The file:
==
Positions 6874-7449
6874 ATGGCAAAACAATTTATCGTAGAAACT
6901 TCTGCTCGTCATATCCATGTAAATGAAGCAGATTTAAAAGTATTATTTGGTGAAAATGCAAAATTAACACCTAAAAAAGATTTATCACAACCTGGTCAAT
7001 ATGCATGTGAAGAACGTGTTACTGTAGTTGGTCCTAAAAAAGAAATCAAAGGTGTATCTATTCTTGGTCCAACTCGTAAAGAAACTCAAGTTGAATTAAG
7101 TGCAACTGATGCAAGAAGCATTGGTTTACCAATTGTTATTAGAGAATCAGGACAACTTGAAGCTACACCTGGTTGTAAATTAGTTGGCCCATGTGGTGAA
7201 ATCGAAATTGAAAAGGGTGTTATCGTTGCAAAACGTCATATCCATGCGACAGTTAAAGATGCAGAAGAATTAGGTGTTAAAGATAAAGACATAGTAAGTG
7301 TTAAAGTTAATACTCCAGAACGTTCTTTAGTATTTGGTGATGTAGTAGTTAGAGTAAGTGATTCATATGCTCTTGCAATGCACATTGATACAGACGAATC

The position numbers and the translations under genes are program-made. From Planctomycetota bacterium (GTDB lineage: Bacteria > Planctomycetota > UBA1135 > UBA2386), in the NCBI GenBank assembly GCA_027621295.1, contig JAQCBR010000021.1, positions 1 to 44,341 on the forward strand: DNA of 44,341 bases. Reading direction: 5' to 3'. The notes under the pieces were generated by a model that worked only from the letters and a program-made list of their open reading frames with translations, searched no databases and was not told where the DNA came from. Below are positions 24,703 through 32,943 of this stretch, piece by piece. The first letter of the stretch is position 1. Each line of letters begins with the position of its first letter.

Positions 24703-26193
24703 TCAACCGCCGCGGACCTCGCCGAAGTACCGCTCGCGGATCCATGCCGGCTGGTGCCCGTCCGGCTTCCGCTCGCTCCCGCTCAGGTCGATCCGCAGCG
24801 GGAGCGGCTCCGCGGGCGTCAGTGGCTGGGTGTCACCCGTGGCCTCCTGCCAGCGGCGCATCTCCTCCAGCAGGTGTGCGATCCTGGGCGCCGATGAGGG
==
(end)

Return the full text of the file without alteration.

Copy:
Positions 6874-7449
6874 ATGGCAAAACAATTTATCGTAGAAACT
6901 TCTGCTCGTCATATCCATGTAAATGAAGCAGATTTAAAAGTATTATTTGGTGAAAATGCAAAATTAACACCTAAAAAAGATTTATCACAACCTGGTCAAT
7001 ATGCATGTGAAGAACGTGTTACTGTAGTTGGTCCTAAAAAAGAAATCAAAGGTGTATCTATTCTTGGTCCAACTCGTAAAGAAACTCAAGTTGAATTAAG
7101 TGCAACTGATGCAAGAAGCATTGGTTTACCAATTGTTATTAGAGAATCAGGACAACTTGAAGCTACACCTGGTTGTAAATTAGTTGGCCCATGTGGTGAA
7201 ATCGAAATTGAAAAGGGTGTTATCGTTGCAAAACGTCATATCCATGCGACAGTTAAAGATGCAGAAGAATTAGGTGTTAAAGATAAAGACATAGTAAGTG
7301 TTAAAGTTAATACTCCAGAACGTTCTTTAGTATTTGGTGATGTAGTAGTTAGAGTAAGTGATTCATATGCTCTTGCAATGCACATTGATACAGACGAATC

The position numbers and the translations under genes are program-made. From Planctomycetota bacterium (GTDB lineage: Bacteria > Planctomycetota > UBA1135 > UBA2386), in the NCBI GenBank assembly GCA_027621295.1, contig JAQCBR010000021.1, positions 1 to 44,341 on the forward strand: DNA of 44,341 bases. Reading direction: 5' to 3'. The notes under the pieces were generated by a model that worked only from the letters and a program-made list of their open reading frames with translations, searched no databases and was not told where the DNA came from. Below are positions 24,703 through 32,943 of this stretch, piece by piece. The first letter of the stretch is position 1. Each line of letters begins with the position of its first letter.

Positions 24703-26193
24703 TCAACCGCCGCGGACCTCGCCGAAGTACCGCTCGCGGATCCATGCCGGCTGGTGCCCGTCCGGCTTCCGCTCGCTCCCGCTCAGGTCGATCCGCAGCG
24801 GGAGCGGCTCCGCGGGCGTCAGTGGCTGGGTGTCACCCGTGGCCTCCTGCCAGCGGCGCATCTCCTCCAGCAGGTGTGCGATCCTGGGCGCCGATGAGGG